19 - 2008

IKEA shelves packaged with minimal waste, no word on adhesives

We are sprucing up our living room, and in the process of looking for a good storage solution, saw a little blurb mentioning some IKEA shelves in, of all places, Better Homes & Gardens magazine.

After a bit more research, we decided that even with shipping costs (Colorado’s IKEA store is still on the drawing boards), the shelves were a good value (and a great place to invest the money from a small bonus for Mr. Cheap and the sale of our treadmill). We ordered them and waited.

In a couple of weeks, the shelves arrived at our door. They were delivered by freight truck and moved right into my living room in three large, flat boxes.

Inside, when Mr. Cheap began unpacking them, we were pleasantly amazed at the amount of packing materials involved.

Those materials are:

  • Several long sheets of craft paper – quite rough, obviously recycled (these will turn into holiday wrapping paper  stamped with potato stamps before they are recycled).
  • Three long, slim pieces of styrofoam (about 2″ by 2′) and two square pieces of styrofoam (about 9″ square), both about 1/2″ thick. These will be recycled on a special trip to Eco-Cycle one day; meanwhile, they’ll join the rest of the difficult recyclables in a bag in my closet.
  • One square of cardboard folded into a rectangle — not even sealed with tape, but instead with grooves that fit into slots.
  • One long cardboard box that held the whole shebang.

The shelves themselves are pretty impressive, too. The notes on the item listing mention that the shelves are made of solid wood. The wood is pine (a fast-growing tree), and the composition is narrow strips of pine laminated together.

Lumber made from laminated wood has several benefits:

  • It reduces waste, because the flat portion of each board need only be 2″ wide or so, rather than 10″. This means manufacturers can use younger, faster-growing trees instead of old growth, and can use more of the tree instead of only the best part.
  • The resulting boards are stronger than a single board and less prone to warping from humidity and/or weight stress, especially when the direction of the grain alternates, as it does in the boards pictured above.

This type of wood also can have drawbacks, most seriously the glue used to create it. I tried very hard to get IKEA to explain to me what glue they use to assemble the shelves:

Q. The site said the bookcases are solid pine. I see they are actually laminated boards. This is fine, but we would like to know what adhesive is used to laminate the boards?

A. Here is a material description of the LEKSVIK bookcase.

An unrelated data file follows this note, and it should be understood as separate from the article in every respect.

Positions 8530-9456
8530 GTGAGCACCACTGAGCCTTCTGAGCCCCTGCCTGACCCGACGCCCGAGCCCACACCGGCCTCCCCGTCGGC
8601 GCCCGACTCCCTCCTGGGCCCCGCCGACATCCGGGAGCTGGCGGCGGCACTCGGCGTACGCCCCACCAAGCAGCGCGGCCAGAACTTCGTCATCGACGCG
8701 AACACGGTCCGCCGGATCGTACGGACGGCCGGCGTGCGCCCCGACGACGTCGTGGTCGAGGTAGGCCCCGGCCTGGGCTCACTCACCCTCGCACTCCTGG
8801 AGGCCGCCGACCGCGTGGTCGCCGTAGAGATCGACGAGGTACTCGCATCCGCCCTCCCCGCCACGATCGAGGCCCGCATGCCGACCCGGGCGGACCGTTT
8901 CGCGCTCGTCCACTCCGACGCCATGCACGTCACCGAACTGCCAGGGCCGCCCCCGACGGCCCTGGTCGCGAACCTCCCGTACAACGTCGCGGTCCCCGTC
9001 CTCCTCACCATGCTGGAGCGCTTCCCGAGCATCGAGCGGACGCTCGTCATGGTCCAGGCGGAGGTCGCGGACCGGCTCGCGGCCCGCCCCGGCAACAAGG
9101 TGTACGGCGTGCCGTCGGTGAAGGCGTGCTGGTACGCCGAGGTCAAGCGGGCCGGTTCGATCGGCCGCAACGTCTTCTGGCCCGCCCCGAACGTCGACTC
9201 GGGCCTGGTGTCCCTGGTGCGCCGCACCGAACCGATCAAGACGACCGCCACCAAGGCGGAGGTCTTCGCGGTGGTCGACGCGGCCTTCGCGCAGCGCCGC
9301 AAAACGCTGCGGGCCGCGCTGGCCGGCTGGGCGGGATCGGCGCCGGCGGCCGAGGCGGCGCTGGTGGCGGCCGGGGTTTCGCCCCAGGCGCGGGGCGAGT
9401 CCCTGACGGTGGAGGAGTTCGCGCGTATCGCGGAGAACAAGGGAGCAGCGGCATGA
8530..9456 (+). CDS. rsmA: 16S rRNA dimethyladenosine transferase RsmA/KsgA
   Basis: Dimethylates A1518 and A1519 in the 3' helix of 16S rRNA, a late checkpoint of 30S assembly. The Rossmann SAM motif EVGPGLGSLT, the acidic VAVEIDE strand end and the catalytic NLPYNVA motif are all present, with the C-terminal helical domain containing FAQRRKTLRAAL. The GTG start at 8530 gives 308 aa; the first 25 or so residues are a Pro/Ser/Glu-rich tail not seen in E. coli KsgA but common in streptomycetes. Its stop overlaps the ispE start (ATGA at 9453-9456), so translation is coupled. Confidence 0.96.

Solid Pine: Wide, yellow/white graining with reddish heartwood. Pine is a rather soft kind of wood, and furniture may get pressure

Stain: A dye for coloring wood, which lets the grain shine through. Stain contains very carefully pulverized color pigment, but less than in usual paint.

Q. Thank you for your response. However … they are definitely NOT wide boards. They are made of narrow, 2″ boards laminated together into the width of the shelves and sides. This is fine, as it makes the wood stronger and is better for the environment. Our concern is that many laminated boards are constructed using formaldehyde-based resins. I am hoping IKEA would not use these types of resins, but I would like to know what is used to glue the boards together. I will attach a photo to show what I mean, in case there is some question. If I would do better to contact some other address, please let me know where to send my e-mail or call to get a response.

A. Formaldehyde is a gas, which occurs widely in nature.  It is, for example, naturally present is (sic) wood and fruit.  Formaldehyde is added to various products, such as adhesives, paints, varnishes and textiles.  High concentrations of formaldehyde can cause an allergic reaction. We have strict rules concerning formaldehyde, and we do not permit the use of paints and varnishes containing formaldehyde additives. For wooden products, we apply the German E1 standard and have done so for many years now. For textiles, we apply the Finnish regulations.  In both cases, these are currently the strictest within their field worldwide.

Glue is available in a great variety for different purposes.  White Glue (PVAC) is water-soluble and dries to give a colorless join.  It
is often used for furniture and is regarded as one of the most environmentally adapted glues currently available. Carbamide glue is used primarily for bonding veneer to particleboard.  Hot melt glue is used, for example, to fix edging strips to particleboard and to seal packaging.  Hot melt glue contains plastic.

Q. This does not quite answer my question. Please send a telephone number I could use to contact customer care.

A. [No answer.]

If I had to guess, based on the mysterious responses from IKEA, I would guess that the boards are laminated using carbamide resin, which sounds like it is essentially an organic product.

The shelves even come with a little groove cut out of the back to fit over our baseboard moulding, so they can stand flush against the wall. Mr. Cheap had to do a little bit of shimming & wiggling to get them to line up precisely even. But now there they are:

Shelves at left, with dog sleeping sitting up

Shelves at left, with our funny dog sleeping sitting up ... the better to admire them?

Ooh la la! IKEA, IKEA, where have you been all my life?

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